God certainly has a funny way of counting treasure!  Listen to what Jesus says:
“Do not be afraid, little flock, for it is your Father’s good pleasure to give you the kingdom. Sell your possessions, and give alms. Make purses for yourselves that do not wear out, an unfailing treasure in heaven, where no thief comes near and no moth destroys. For where your treasure is, there your heart will be also.”  (Luke 12:32-34)
Many think of treasure as something we accumulate and consume.  Our treasure is that cake that we want to eat and have at the same time.  We might share some of it, but it’s our own.  Treasure is something we measure in terms of how much we have.  
NC Wyeth’s “Jim and the Treasure”

As it turns out, this is the kind of treasure that thieves steal and moths destroy.  In the end, it will let you down.
God measures treasure in a very different way.  Treasure is not what he accumulates to himself.  Instead, his treasure is the value he adds to someone else.  Thieves and moths can’t get at this kind of treasure.  And it will never let you down.  It is eternal treasure.
We say all the time that God is love.  That’s true, but it’s good to really take a look at what that means.  Understanding God’s love helps us understand Jesus’ lesson about treasure.

Let’s remember that Jesus Christ is the perfect revelation of God.  He is God’s love freely given.  Love in the flesh.
Jesus shows us that love is not all moonbeams and stardust.  He was born in a barn to meet us on our own turf.  That’s quite a comedown from the heavenly courts.  But his presence seriously brightened the place up.
He gathered balky, stubborn, and sometimes thickheaded followers and stuck with them despite their irritating habits, power grabs, pushiness, and even betrayal.  They were all (well, mostly all) better for it.  Being with Jesus made them more than they were before they ever met him.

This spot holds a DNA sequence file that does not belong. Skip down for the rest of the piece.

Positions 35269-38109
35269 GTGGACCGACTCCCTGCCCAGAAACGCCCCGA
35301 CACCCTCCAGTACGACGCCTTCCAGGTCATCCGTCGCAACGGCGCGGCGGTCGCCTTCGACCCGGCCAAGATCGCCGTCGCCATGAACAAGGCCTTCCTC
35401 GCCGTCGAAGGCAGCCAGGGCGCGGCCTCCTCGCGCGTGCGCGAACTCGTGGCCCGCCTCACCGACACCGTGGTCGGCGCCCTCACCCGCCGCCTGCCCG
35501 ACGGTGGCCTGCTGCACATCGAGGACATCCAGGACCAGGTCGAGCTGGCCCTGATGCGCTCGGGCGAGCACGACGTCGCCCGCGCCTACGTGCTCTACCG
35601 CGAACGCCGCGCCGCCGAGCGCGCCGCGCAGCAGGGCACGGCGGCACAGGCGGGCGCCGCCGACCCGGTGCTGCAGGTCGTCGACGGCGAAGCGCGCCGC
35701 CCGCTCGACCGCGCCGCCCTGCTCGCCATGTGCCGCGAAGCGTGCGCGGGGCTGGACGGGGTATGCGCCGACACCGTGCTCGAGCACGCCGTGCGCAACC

Henri de Tououse-Lautrec’s “Prostitutes around a Dinner Table”

Jesus ate with tax collectors, outcasts, prostitutes, and notorious sinners.  This is no way to rack up social status.  And some of these meals were probably pretty awkward.  Maybe a little exhausting.  But all of Jesus’ dinner mates walked away fed by something more than the food on their plates.  They had received Jesus himself, somehow.  
In the Passion we see that love suffers, grieves, and gives itself–himself–away without counting the cost.  All to make us what we cannot make ourselves.  Forgiven.  Free.
Even the resurrection is not really something Jesus has for himself.  He rises on the third day to make us a new creation.  Eternal life is not something Jesus grasped for himself.  It becomes most fully what it is because he infuses us with it.
Jesus gives his followers eternal treasure.  Kingdom treasure.  Paradoxically, we take hold of it by letting it go.
The love he gives to us becomes our treasure when we invest it in those around us.  Our treasure is the forgiven enemy and the reconciled friend.
Our treasure is the tone of respect that replies condescension and self-righteousness.
Our treasure is the hungry we’ve fed, the illiterate that we’ve educated, and the immigrant for whom we have made a new home.
There is still treasure to discover.  The homeless and working poor need access to medical care.  Many poor children do not eat when school is not in session.  Elderly men and women sit lonely at home and in nursing homes.  Many handicapped adults are warehoused and forgotten.
Let’s put our heart and our hands and our feet in such places.  Our eternal treasures will abound.
Had to cancel my visitation this week.  I’ll reschedule St. David’s, Rayville, soon.  This is the gist of what I had prepared for them.